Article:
I’m speaking on science blogging at #SocialFish #AFS2016 today

Today at 10:20 am Central time I’m giving a keynote talk on science blogging at the 2016 American Fisheries Society meeting. It’s part of the #SocialFish symposium, which runs all day. Come on by if you’re at the meeting, or follow via Twitter if you’re not! It’ll be a mix of old thoughts and new thoughts. There will be zombie jokes. And I’ll be comparing myself to an alligator gar.

Alligator gar - Atractosteus spatula

Me. More or less.

(image source: Wikimedia Commons)

Ask us anything and we’ll answer! (UPDATED)

Here it is again: ask us anything! Got a question about ecology, science, academia, or anything else we blog about? Ask away in the comments, or by tweeting to @DynamicEcology. Ask as many questions as you like. We’ll compile the questions and answer them in future posts. (UPDATE: We now have a bunch of questions–thanks everyone!–and there’s a limit to how many we can handle, so we’re going to close the comments at the end of the day on June 28.)

Past questions have ranged from how we’d fix the entire US research funding system, to the statistical techniques every ecologist needs to know, to how to teach yourself theoretical ecology, to when to give up on a line of research, to how to deal with slow collaborators…

I’m going to be speaking on blogging at a fisheries meeting. Tell me what to say!

So, I’m going to be speaking in a symposium on social media at the American Fisheries Society meeting in August. I’m talking about blogging, obviously, but I deliberately kept my abstract pretty broad so that I could decide later what exactly to talk about. So, if you were attending this meeting–or if you are!–what would you like me to talk about? If you were in my shoes, what would you talk about? Here are a few scattered but hopefully interesting ideas I’ve had:

(attention conservation notice: short post ahead)

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#UMichEEB is doing a search for three new ecology faculty!

Come join Meg at UMich! We’re searching for three tenure track assistant professors in ecology (specifically ecosystem ecology, population & community ecology, and theoretical ecology). To answer one common question: yes, you can apply for more than one of the positions. The formal ad and the link for application is below the break.

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DiversifyEEB: Introducing a new resource for ecology and evolutionary biology

Note from Meg: This is a guest post by Gina Baucom, a colleague of mine and my partner in creating DiversifyEEB. Here, Gina has written a guest post describing the initiative. We’re hoping to follow up with more posts in the future!

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Attend the NextProf Future Faculty workshop at UMich!

The University of Michigan will host NextProf Science, May 10-13, 2016, to encourage talented scientists with a demonstrated commitment to diversity to consider academia as a career. Targeted at postdoctoral fellows and advanced doctoral students, the workshop is aimed at helping participants develop strategies that will strengthen their ability to pursue academic careers. Underrepresented minorities and women are especially encouraged to apply. Travel, lodging, and meals will be provided for those selected to participate. Deadline for submission of all application materials is February 21, 2016. Learn more here.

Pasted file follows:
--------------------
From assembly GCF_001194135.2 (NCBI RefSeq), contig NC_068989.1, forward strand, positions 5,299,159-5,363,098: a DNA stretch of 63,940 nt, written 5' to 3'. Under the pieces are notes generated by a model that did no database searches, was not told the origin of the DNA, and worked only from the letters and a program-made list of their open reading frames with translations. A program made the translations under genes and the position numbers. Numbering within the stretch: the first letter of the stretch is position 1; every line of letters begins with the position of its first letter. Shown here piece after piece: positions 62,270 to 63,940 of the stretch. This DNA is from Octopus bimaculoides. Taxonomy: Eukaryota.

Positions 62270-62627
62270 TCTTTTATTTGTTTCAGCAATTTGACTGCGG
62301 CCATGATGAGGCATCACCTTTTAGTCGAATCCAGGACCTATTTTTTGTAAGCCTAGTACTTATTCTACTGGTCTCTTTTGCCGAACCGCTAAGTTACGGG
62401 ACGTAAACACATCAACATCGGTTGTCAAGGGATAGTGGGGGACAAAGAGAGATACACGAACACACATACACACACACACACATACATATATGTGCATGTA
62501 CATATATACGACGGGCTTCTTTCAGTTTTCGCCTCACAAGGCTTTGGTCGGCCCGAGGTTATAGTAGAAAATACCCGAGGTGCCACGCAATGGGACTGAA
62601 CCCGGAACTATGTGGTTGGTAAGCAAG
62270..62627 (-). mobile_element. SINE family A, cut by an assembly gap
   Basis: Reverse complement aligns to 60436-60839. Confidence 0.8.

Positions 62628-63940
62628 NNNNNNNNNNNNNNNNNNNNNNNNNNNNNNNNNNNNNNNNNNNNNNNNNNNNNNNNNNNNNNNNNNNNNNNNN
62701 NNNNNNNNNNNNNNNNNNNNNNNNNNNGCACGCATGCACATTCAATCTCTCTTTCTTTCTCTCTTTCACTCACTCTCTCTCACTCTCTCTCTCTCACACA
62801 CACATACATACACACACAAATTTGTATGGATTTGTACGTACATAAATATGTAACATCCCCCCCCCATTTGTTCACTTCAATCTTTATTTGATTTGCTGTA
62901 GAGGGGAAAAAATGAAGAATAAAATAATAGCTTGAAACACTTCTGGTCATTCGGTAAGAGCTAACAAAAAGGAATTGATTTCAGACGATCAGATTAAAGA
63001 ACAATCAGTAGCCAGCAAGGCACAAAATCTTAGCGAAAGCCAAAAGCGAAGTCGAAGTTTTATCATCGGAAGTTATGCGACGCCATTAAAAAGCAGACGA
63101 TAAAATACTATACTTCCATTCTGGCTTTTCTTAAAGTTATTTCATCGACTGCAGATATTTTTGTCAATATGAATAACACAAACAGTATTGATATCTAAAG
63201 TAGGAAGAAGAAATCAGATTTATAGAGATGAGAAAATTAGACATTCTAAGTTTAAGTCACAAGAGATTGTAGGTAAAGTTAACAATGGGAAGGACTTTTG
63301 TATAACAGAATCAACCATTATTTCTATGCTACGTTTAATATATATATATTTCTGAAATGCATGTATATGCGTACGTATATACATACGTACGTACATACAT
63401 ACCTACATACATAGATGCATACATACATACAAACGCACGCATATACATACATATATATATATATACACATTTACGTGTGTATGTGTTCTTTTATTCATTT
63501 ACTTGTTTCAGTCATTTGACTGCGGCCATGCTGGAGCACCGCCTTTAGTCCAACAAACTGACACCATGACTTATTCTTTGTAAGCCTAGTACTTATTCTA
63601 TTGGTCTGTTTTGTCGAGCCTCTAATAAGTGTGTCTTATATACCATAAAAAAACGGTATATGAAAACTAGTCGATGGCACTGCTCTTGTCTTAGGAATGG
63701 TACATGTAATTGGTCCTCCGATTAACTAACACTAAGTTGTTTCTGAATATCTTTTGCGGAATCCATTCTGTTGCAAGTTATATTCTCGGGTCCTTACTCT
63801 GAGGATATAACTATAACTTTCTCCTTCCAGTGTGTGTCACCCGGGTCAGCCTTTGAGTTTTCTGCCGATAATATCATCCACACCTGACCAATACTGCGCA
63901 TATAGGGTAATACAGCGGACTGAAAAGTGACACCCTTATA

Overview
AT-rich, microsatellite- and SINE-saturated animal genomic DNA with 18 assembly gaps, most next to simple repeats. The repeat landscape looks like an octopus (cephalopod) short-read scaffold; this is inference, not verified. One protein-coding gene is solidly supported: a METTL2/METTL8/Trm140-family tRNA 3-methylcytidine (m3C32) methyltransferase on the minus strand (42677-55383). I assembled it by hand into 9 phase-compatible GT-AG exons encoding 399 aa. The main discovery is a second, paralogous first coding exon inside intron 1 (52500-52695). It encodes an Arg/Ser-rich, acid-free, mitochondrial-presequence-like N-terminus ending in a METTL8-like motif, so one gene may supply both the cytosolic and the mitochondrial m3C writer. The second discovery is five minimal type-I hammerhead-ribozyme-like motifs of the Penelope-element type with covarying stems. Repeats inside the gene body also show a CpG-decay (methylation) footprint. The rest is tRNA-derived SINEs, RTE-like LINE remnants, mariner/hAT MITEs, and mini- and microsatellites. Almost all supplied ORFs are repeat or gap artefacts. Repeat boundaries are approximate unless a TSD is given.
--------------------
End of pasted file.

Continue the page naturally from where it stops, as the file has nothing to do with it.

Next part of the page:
Last year, some of the attendees indicated they learned about the workshop through Dynamic Ecology. I hope this year’s announcement is similarly successful!

It’s Mercer Award time! What’s the best ecology paper by a young author in 2014-15? (UPDATED)

The deadline for submitting nominations for the ESA’s various awards is Dec. 15. One of the highest-profile awards is the Mercer Award, given annually to the best ecology paper by a young author (lead author <41 at time of publication) in the last two years (so, 2014-15 this time around). The paper can come from any journal, and the lead author need not be an ESA member or US citizen. (UPDATE: George Mercer was a young ecologist killed in WW II. The age criterion for eligibility reflects the history of the award–which goes back to 1948–as a way of remembering a young ecologist whose career was cut short by war.)

Hopefully you’re planning to submit nominations! It’s fun to do. It’s a great way to honor deserving colleagues. It feels great if the person you nominate wins. And in the case of the Mercer Award, you’re shaping the direction of the field in a small way by giving honor and publicity to the sort of work you’d like to see more of.

To help you out, in this post I’ll do two things. First,  I’ll toss out some suggestions for papers that should be in the conversation for the Mercer Award. This should be a fun conversation to have–what’s the very best ecology published in the last two years? Second, I’ll address various common excuses for not submitting award nominations.

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We’re going to reformat the homepage; take the poll and tell us what you think!

Starting this week, we’re going to reformat the homepage. We’re going to show only the first bit of each post, plus a “read more” button. That will let you to see all the recent posts without so much scrolling. Our hope is that this will keep recent posts from falling off your collective radar so quickly.

This is an experiment, we’ll change it back if that’s what y’all want. So here’s a poll, tell us what you think. (note that you might want to wait until the change takes effect, and then give it a few days to see what you think before you fill out the poll.)

Jeremy is traveling (UPDATED)

Jeremy is traveling until Saturday. Comment moderation will be slow.

UPDATE: I’m going to Michigan State and Kellogg Biological Station to give some talks. They’re rolling out the welcome mat with some sweet chalk art. 🙂